Prepare for Trial: High Stakes Divorce & Family Law
Always Prepare for Trial
Most divorce, child custody and family law cases settle but your attorney still needs to prepare for trial, especially when there are complex issues of property division and in high stakes modification cases. The cases we think are the most likely to settle can be interrupted by factors beyond your control. Why do attorneys focus energy on being ready for trial if the issues involved may be resolved by agreement and settled short of trial? Because not being ready and prepared is like shooting yourself in the foot.
Many experienced divorce lawyers agree that not preparing for trial, regardless of your case is malpractice. Even though it looks like there is going to be a set of agreements and the matter will settle, anything can happen in high conflict cases.
For example, everything can be going fine in negotiating a settlement agreement on contested issues and something happens to the other lawyer. Assuming your opposing party hires a new attorney to represent them, you cannot assume the new lawyer will be on the same page about settlement options.
Strategy on Proving Your Case from Day One
From the beginning of a divorce, custody or Suit Affecting the Parent-Child Relationship (SAPCR), your attorney must plan how to prove the allegations made in your case. The evidence necessary to prove allegations may include documents, transcripts and testimony
The trial for which we must prepare might be a trial to the judge or before a jury. When a jury is involved, there presentation of evidence may be different based on our strategy.
Discovery of Information for Trial
At Scroggins Law Group, when we file a motion for discovery, we know what they we are looking for and how to find the information that can be used as evidence to prepare for trial or settle the case.
There are six main types of discovery used in divorce and family court proceedings including interrogatories, requests for production of and inspection of documents, requests for admissions, depositions, subpoenas and mental and physical examinations.
Organizing Discovery, Being Ready to Use at Trial
As the opposing counsel sends us discovery responses, our trial attorneys and paralegals work together to measure what information we have, what we still need and how to establish we did everything possible to have all the information necessary, especially when we know the other side refuses to acknowledge or share certain documents and information.
Preparing Evidence and Exhibits for Trial
While some activities in preparing for trial are standard, there are some creative strategies in establishing alleged facts as true and applying them to the law. This can require the use of documents in trial, as they are offered into evidence. It may take several steps to establish something as a fact and have that fact be accepted into evidence where it can be given the weight and credibility needed to accomplish our strategy for you.
Pretrial Evidence Motions and Hearings
There are times that certain information should be excluded, especially in a jury trial. Whether the trial for which we are preparing is a bench trial or jury trial, it may be necessary to limit the admissibility of certain pieces of evidence. A pre-trial motion to limit specific materials may be necessary to protect clients and their best interests.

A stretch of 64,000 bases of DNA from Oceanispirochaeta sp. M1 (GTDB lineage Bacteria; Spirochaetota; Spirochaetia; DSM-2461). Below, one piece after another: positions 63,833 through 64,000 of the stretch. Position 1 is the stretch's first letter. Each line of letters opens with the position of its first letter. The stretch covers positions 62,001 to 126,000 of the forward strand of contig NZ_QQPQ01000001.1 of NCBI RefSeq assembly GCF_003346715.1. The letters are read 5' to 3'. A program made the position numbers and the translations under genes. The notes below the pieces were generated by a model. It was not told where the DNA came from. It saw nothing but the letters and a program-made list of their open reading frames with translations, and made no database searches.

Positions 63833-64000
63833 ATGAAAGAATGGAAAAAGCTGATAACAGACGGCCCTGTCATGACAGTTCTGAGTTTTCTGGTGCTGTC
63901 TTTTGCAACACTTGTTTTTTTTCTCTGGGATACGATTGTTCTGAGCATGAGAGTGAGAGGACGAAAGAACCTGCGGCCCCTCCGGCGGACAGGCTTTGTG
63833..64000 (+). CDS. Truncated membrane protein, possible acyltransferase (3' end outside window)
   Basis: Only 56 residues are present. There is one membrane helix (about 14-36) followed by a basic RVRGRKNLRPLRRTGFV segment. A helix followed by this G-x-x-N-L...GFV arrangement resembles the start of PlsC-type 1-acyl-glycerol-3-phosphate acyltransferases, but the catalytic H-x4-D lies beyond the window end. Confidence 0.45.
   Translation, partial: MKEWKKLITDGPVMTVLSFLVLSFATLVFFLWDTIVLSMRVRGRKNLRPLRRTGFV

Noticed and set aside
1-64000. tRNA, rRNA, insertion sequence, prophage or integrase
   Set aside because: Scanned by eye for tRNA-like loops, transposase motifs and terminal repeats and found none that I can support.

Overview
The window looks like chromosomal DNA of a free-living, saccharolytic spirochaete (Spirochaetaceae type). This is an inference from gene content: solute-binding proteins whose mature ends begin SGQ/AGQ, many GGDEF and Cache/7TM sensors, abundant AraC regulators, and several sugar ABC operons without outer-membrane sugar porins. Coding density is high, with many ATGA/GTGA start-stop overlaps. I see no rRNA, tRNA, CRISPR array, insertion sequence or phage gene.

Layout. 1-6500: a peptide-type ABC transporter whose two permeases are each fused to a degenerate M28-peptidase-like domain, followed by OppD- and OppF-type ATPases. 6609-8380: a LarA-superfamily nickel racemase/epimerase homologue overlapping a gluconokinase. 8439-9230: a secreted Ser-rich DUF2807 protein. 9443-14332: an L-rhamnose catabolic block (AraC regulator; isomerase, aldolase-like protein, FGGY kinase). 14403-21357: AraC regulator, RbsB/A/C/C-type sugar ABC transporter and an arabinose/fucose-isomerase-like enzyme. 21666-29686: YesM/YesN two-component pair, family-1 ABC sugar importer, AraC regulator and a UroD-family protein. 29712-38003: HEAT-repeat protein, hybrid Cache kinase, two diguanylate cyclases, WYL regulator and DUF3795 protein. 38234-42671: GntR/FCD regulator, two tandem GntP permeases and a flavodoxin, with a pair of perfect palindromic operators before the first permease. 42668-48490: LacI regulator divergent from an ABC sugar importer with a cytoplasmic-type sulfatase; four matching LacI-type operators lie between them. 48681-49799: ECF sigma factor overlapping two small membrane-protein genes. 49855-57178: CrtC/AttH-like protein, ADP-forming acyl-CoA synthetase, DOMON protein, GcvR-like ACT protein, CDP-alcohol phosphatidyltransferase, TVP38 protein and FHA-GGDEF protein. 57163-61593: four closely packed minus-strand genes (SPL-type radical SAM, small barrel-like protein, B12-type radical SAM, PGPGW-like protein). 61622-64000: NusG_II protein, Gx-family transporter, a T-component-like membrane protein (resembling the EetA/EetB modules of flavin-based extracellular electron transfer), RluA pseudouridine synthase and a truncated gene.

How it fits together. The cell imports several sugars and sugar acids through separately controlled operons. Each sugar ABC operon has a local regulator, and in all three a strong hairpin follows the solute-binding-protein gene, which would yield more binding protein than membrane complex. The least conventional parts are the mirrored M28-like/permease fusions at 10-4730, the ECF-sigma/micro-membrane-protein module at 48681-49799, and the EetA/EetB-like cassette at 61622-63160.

Winning a pretrial evidence motion can be very useful as leverage. When your opponent knows you are in a better position and ready to go to court, they might be quicker to settle, another reason to prepare for trial.
Being Ready to Win at Trial, Better Settlement Offers
Trial preparation can also be a strategic advantage in obtaining favorable settlement offers. When all else is near agreement and there are one or two key issues of conflict, it is appropriate to say, “No, that is not acceptable, and we are ready for trial.”
Does the opposing counsel think we are bluffing or are really prepared to haul our boxes of documents to court and have a trial? The readier for trial we are, the more they might be approaching a state of panic.
New Attorneys on the Case and their Preparation for Trial
It can be difficult to manage expectations when your opposing party fires or loses their attorney and someone new comes on the case. You can assume the new attorney needs to get caught up to speed and that takes time. Also assume the new attorney wants to do their own work in preparing to represent their client.
It depends on every judge and the situation at hand whether your judge is going to continue the case and or delay a scheduled trial simply because a new attorney appears in the case. Sometimes this is done as a method to thwart progress and catch others off guard. Ideally judges see that coming from a mile away.
Scroggins Law Group Trial Attorneys are Ready
To prepare for trial is to know your client, their case and evidence inside and out. Mark L. Scroggins has completed many trials and that is a pre-requisite to being allowed to sit for the exam he passed to claim Board-Certification in family law by the Texas Board of Legal Specialization.
Click here to read “Why Choose Board Certified” by the TBLS.
When you need aggressive Dallas divorce lawyers ready to go to bat for you and fight to win a divorce, custody or other family law trial, choose Scoggins Law Group, LLC in Dallas, serving Dallas, Collin and Denton Counties. Call today to schedule your confidential consultation, (214) 469-3100.